Bishop Hying encourages young adults to commit themselves to Jesus Christ Print
Around the Diocese
Written by Marc Laudonio, For the Catholic Herald   
Thursday, Nov. 07, 2019 -- 12:00 AM
With a jazz orchestra performing in the background, Bishop Donald J. Hying speaks to young adults at the recent Theology on Tap sponsored by the Cathedral Parish in Madison and held at The Brink Lounge. (Contributed photo by Marc Laudonio)

MADISON -- Lo-Fi beats fill the room with energy. People begin to pour libations into glasses and grab an app to bring to their tables.

Anticipation builds in the nightclub at The Brink Lounge in the heart of downtown Madison as roughly 140 young adults prepare to welcome the one they’ve been waiting for tonight — Bishop Donald J. Hying.

This was the scene at the most recent Theology on Tap event sponsored by the Cathedral Parish. Theology on Tap has been a monthly staple of the Cathedral Parish’s evangelization with young adults (20s/30s) in the Madison area for over a decade, but everyone could sense that something was different tonight. Somehow, the Lord was gracing us with His presence in a unique way as the recently appointed bishop of Madison was coming to talk to us about “Being Catholic in a Postmodern World”!

Living out a personal relationship with Jesus

As Bishop Hying began his presentation, he reminded us that the beginning of the Catechism of the Catholic Church (CCC) quotes John 17:3, where Jesus says that eternal life is essentially the experience of knowing God and the One He has sent — Jesus Himself.

Bishop Hying encouraged each of us that it is the living out of a personal relationship with God via Jesus Christ that is at the center of Catholicism and the key to the authentic happiness that we each seek. Furthermore, he proposed that when we fall deeply in love with God, we will begin to see things differently, and that Catholicism, especially as it is presented in the CCC, is the way of seeing things clearly.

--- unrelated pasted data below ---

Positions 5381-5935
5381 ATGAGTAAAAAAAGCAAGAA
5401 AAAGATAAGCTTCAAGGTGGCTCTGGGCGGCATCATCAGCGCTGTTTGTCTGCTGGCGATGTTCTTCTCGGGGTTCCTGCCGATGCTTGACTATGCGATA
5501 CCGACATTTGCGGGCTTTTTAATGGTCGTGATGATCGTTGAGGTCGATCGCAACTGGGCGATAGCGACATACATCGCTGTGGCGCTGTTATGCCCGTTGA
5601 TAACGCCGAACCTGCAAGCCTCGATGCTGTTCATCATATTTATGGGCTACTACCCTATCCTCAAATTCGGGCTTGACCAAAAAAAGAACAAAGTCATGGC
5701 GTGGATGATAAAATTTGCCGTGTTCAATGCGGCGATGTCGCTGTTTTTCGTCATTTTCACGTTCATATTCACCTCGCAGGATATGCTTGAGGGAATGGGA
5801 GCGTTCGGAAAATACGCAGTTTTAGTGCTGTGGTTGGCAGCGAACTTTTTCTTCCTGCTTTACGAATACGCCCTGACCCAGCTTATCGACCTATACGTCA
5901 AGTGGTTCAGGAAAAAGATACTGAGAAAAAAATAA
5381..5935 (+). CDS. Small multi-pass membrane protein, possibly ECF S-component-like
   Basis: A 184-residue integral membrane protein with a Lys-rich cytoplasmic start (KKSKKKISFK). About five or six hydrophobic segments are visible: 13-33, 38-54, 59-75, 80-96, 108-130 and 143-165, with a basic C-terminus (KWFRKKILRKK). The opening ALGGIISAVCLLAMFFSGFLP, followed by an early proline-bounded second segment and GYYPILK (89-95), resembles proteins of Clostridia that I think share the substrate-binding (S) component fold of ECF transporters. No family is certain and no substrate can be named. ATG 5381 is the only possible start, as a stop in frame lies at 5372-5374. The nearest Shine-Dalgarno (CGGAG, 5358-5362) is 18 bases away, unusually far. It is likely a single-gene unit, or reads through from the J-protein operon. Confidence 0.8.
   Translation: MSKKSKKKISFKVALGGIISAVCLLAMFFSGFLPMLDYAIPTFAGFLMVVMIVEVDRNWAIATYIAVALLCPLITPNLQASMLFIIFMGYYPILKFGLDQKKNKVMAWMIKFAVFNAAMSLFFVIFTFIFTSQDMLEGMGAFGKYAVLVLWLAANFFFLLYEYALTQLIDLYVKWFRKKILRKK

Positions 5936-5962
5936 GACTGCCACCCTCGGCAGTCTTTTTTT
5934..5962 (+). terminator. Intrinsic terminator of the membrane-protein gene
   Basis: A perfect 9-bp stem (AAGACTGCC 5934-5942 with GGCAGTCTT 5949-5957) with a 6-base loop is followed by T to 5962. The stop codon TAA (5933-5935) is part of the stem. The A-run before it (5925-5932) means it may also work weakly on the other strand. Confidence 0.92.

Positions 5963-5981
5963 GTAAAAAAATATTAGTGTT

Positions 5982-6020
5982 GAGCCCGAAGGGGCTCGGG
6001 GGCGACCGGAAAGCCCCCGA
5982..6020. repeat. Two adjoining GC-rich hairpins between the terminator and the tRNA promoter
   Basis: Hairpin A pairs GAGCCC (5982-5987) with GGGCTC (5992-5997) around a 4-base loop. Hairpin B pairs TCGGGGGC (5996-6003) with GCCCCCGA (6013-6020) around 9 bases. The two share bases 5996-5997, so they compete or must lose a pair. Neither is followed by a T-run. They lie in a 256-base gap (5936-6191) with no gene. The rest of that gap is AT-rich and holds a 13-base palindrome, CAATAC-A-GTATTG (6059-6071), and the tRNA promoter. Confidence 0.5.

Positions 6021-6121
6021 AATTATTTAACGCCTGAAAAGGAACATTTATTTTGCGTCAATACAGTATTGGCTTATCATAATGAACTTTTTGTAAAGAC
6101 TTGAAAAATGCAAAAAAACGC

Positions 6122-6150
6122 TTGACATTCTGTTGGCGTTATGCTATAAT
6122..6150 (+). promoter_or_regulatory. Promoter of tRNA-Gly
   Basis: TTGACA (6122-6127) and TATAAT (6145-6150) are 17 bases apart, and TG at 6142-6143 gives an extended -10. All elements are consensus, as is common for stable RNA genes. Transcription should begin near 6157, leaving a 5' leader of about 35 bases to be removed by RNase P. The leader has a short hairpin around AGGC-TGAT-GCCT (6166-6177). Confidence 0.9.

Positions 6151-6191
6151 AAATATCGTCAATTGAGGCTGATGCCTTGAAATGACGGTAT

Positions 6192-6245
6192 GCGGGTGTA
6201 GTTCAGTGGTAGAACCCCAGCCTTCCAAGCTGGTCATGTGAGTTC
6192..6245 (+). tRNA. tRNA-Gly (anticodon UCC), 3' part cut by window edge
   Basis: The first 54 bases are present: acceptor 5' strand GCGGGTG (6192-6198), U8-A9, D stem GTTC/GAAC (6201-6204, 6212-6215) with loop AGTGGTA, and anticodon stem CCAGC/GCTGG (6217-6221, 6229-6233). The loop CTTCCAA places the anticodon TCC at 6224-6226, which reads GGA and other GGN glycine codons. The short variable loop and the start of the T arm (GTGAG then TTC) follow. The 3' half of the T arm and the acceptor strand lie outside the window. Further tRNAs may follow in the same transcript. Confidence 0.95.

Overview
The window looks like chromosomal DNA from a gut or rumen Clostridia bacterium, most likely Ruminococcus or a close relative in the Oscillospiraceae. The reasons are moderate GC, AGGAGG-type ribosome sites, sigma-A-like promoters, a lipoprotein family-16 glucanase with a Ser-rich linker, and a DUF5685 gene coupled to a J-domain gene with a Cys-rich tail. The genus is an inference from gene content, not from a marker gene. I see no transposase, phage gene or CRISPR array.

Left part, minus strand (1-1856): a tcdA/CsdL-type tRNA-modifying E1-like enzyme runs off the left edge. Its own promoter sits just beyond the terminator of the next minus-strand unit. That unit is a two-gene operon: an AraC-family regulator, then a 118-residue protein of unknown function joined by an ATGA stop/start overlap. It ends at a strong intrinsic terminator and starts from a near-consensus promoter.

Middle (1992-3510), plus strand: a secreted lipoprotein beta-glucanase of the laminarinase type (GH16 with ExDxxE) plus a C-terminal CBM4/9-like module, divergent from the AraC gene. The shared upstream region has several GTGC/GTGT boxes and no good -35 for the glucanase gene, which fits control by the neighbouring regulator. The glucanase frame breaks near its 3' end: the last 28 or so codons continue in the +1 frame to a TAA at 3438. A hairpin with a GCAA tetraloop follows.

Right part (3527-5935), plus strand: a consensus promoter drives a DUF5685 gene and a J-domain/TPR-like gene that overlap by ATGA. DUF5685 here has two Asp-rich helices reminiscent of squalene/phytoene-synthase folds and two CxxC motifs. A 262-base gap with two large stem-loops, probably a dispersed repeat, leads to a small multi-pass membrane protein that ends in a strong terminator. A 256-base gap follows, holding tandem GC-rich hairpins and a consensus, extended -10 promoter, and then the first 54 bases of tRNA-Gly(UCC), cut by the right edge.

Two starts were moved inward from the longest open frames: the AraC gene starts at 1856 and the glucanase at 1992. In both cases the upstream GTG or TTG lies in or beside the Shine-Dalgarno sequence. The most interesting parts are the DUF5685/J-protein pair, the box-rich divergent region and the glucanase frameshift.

Postmodernity, unfortunately, has lost confidence in any ability to see things clearly, but the great hope of Catholicism is that when we stand with Christ, we can see things as they truly are and meant to be.

As Bishop Hying joked about never having taught with jazz music in the background (the Madison Jazz Orchestra was performing in the main bar area), he again turned to the Gospel of John, recounting how Mary of Bethany anointed Jesus’ feet with oil that cost almost a year’s salary (300 days’ wages, according to St. John).

Minimalist v. maximalist

Why would Mary do something so extravagant? Love! Bishop Hying proposed that Mary was a maximalist instead of a minimalist. A minimalist asks, “what do I have to do?” out of a sense of mere obligation, whereas a maximalist asks, “what can I do?” out of a sense of deep, abiding love.

Bishop Hying expressed thanks to all there, sensing that if they were at such an event as Theology on Tap, they at least trended towards being a maximalist, and encouraged us all to grow more into maximalists each day.

As Bishop Hying continued to share vignettes of God’s great love for us and His desire for us to be united with Him, one question he proposed challenged each of us to reflect on our everyday choices. He mentioned that many people think of their one year plan, their five year plan, or perhaps even their 20 year plan.

He recommended that the ultimate question we should ask ourselves is “What is my five billion year plan?” For it is living in union with Jesus and genuine love toward others that I can truly find the “fountain of youth” that explorers of old searched for in secret, unknown abodes. Jesus is the one that leads me into a fulness of life that begins in its seedling form right now and in five billion years, we hope, flowers into a lush rainforest of God’s love.

Making a commitment

One of Bishop Hying’s final words of wisdom for all gathered there was the exhortation to not be content to just “keep our options open”. He stated that, contrary to the overwhelming message of postmodern culture, authentic freedom is not found in never really committing to anything or anyone, but in committing to one person, one thing — namely, Jesus Christ and His mission of saving love.

He shared that living for Jesus boldly, passionately, and completely is what will bring us real freedom and happiness.

As the evening came to an end, Bishop Hying took time to speak with various people individually. Every young adult that wanted to share something with the bishop or ask him a question was given the opportunity to spend time with him and experience the fatherly love he has for each of them.

As he left to go get some much needed rest, a spirit of enthusiasm continued to fill the room, for I think we all knew that in some way, we had all been in the Upper Room where the Holy Spirit had been poured out, and we were now being sent on a mission.

For as Bishop Hying reminded us, God is sending us out into this postmodern world to speak of Jesus Christ as if no one has ever heard of him, because many people, in fact, have not!

To hear the entirety of Bishop Hying’s Theology on Tap presentation, visit the Cathedral Parish website at the following link where you can stream or download his talk:

Marc Laudonio is director of evangelization and catechesis at the Cathedral Parish in Madison.

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